Looney Lutherans entertain local crowdWORTHINGTON — The menu, of course, featured hotdish and Jell-O. What else would the Perky Presbyterians serve to the Looney Lutherans?
By: Beth Rickers, Worthington Daily Globe
WORTHINGTON — The menu, of course, featured hotdish and Jell-O. What else would the Perky Presbyterians serve to the Looney Lutherans?
The occasion was a Saturday luncheon hosted by Westminster Presbyterian Church and featuring entertainment by “The Looney Lutherans,” an ensemble of three professional actresses from the Twin Cities. Greta Grosch, Dorian Chalmers and Robbie Mancina met as cast members of “The Church Basement Ladies,” the now-iconic musical that celebrates Minnesotans’ quirks and Lutheranism.
“My bio in ‘Church Basement Ladies’ also says that I do corporate entertainment, and some lady from St. James called and wanted me to come and entertain, but she wanted ‘Church Basement Ladies,’” recalled Grosch about the genesis of “Looney Lutherans.” “I checked (with the producers of the musical), and of course was told I couldn’t do that.”
But it did give Grosch an idea about creating a traveling show using the same brand of humor that made ‘Church Basement Ladies’ so endearing.
“I went into the dressing room and said to Dorian and Robbie, ‘How do you feel about doing a show?’ Grosch continued. “We booked a couple of events before we even knew what we were doing.”
One booking was a senior expo, with a focus on healthy living, so the actresses decided to come up with their own lifestyle tips. That’s still the premise they use today, promoting a fictional cookbook with a lengthy title, “Use Your Food, A Guide to Healthy Living Inside and Out, From Our Kitchen to Yours: Eat Like a Lutheran.”
While the general concept is the same, the program has evolved over the last three years, and the women say their best ideas come during the car on the way to a gig. They often get funny looks from other motorists as they practice choreography en route.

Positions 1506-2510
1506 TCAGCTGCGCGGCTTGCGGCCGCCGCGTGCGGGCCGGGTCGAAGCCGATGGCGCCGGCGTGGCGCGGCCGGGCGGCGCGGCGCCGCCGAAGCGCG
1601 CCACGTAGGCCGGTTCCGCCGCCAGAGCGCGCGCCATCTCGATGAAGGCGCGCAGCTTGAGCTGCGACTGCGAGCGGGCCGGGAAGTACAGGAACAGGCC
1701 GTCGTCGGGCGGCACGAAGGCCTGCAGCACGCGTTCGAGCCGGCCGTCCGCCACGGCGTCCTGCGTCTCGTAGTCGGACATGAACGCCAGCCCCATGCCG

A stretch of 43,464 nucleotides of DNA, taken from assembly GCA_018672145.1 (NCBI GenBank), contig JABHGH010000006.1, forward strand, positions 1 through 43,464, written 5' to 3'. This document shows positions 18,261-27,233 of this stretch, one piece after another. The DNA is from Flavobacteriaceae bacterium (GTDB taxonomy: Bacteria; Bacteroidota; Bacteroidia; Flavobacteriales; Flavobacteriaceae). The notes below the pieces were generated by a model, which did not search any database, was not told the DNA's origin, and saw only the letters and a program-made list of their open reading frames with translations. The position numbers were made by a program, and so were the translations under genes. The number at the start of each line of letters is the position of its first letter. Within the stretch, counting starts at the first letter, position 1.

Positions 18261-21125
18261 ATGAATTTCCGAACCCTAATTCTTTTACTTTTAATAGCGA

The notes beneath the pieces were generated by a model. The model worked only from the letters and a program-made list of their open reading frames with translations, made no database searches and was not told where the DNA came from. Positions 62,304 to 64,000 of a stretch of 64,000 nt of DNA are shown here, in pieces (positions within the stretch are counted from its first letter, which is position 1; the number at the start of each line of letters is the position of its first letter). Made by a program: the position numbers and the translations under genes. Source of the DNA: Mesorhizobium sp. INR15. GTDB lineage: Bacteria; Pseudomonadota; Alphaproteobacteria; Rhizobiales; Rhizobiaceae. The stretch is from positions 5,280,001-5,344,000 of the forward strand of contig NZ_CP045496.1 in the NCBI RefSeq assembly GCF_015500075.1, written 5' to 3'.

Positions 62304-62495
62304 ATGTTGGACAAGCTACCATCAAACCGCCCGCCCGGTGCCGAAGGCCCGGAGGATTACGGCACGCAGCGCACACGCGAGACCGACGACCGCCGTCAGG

“We rehearse and laugh in the car,” said Chalmers. “One time, Robbie was driving and she almost had to pull over because she was laughing so hard.”
“The car ride is my favorite part of the day,” inserted Mancina.
Their latest traveling inspiration is a bit about “going green” and recycling, which hasn’t made it into the show yet; that will come farther down the road.
For the Worthington gathering, which included not only Presbyterians and Lutherans, but even a few Catholics — “It’s funny, but they look just like us, don’t they?” quipped Grosch as her “Looney Lutherans” persona — they shared innovative exercise methods, beauty tips and recipes.
The women — in character as Lois Jenson (Grosch), Ginger Johnson (Chalmers) and Bella Anderson (Mancina) — made a grand entrance, stripping away sedate choir robes to reveal figure-hugging flower-printed jumpsuits adorned with feather boas and singing “Lutheran Dancing Machine” to the tune of ABBA’s “Dancing Queen,” setting the tone and pace for an hour filled with music, laughter and audience participation.
A segment on The Lutheran Food Circle — the women’s answer to the USDA’s Food Pyramid, with hotdish, “the world’s most perfect food,” at the center — included a musical number, “Gimme, Gimme Some Lefse,” a potato-throwing contest between two volunteers from the audience and the assertion that “We’re all kind of like hotdish,” but instead of soup, “the binding agent is God’s love. … Even though we’re falling apart, it makes us all delicious.”
Although they’ve traveled the Upper Midwest as the “Looney Lutherans” for three years now, the actresses assert that they get just as much enjoyment out of their presentations as the audience.
“It’s just us in costumes,” said Mancina about their characters.
“We’re lucky and blessed to do what we love and share it with other people,” Chalmers said.
“We have so much fun together,” agreed Grosch. “It’s a means to an end. We get to have fun together and share it with others.”
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